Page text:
Nintendo Has Removed Mario Kart 8 And Splatoon From Wii U Network. Here's Why

Considering the grand opening and closing that was the Wii U's lifespan, it's amazing we're even still talking about the console in 2023. Believe it or not, you can still fire the thing up and buy games through the eShop, but that access is scheduled for sunsetting later this year.

The Switch is everything Nintendo wanted the Wii U to be, but between a thin library of third party games, stiff competition from Sony and Microsoft's more impressive consoles, and an awkward (yet innovative) tablet controller that was impossibly hard to replace or double up on, the fun was short lived.

However, it did bring us a few great games in that time, and a handful of those titles had enough staying power to reprise their roles as launch staples on the Nintendo Switch. Two of those games — "Mario Kart 8" and "Splatoon" — still have online servers live to this day, but Nintendo may soon feel compelled to pull the plug.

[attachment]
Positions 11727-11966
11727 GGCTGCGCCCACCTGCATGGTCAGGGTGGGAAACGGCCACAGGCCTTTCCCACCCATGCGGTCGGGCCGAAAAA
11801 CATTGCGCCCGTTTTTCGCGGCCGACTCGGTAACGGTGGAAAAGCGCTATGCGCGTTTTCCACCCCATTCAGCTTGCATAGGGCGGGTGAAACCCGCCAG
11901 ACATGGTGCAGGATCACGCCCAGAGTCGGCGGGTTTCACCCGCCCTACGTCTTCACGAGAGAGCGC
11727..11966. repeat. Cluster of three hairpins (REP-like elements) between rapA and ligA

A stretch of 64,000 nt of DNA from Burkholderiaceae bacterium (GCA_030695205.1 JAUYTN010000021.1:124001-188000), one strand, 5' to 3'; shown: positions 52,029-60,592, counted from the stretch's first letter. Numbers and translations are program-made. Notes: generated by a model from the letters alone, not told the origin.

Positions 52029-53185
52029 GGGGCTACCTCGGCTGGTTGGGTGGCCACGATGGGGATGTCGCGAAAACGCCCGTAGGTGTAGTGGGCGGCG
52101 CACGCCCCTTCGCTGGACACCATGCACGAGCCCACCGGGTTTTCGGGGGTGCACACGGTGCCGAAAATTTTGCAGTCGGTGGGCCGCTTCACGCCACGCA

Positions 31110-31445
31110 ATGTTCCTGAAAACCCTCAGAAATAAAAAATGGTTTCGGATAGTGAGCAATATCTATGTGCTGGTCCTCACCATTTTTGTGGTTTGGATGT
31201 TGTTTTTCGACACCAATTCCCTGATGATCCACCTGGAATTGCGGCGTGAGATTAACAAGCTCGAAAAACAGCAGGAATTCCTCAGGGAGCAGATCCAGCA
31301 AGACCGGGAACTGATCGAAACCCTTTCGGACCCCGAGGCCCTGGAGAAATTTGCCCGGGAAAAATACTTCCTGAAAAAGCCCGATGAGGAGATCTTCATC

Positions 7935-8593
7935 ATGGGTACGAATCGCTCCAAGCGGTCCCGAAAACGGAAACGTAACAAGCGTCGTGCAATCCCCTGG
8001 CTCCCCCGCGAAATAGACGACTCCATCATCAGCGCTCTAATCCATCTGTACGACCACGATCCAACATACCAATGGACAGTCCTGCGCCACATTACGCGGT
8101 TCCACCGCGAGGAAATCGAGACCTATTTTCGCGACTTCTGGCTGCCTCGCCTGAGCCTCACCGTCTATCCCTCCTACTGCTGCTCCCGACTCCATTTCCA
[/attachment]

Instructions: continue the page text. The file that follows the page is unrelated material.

Nasty exploit causes emergency shutdown

According to a report by VideoGamesChronicle, Nintendo was forced to take the multiplayer servers for "Splatoon" and "Mario Kart 8" offline March 2, as it deployed emergency fixes for a vulnerability that could put players at risk. A message notifying players of the maintenance suggests that this is only a temporary inconvenience, though it's unclear how long it'll be before Nintendo restores access.

A data miner known as OatmealDome on Twitter says the exploit may be known as "ENLBufferPwn," which previously affected some of the games on the Nintendo 3DS, its prior handheld. The exploit was also found in several Nintendo Switch games, though Nintendo was reportedly much quicker about patching those.

It's unclear why it took Nintendo so long to address the Wii U titles. Perhaps not enough people were playing for this issue to cause serious damage. But considering it can potentially allow a hacker to install remote firmware and hijack someone's device to access sensitive data like credit card information, or access the device's camera and microphone at any time — all by simply connecting for a multiplayer game — the old adage "better safe than sorry" is very appropriate here. Although we've heard no reports of any legitimate attacks occurring, it sounds like an avoidable headache that the company would like to put to bed.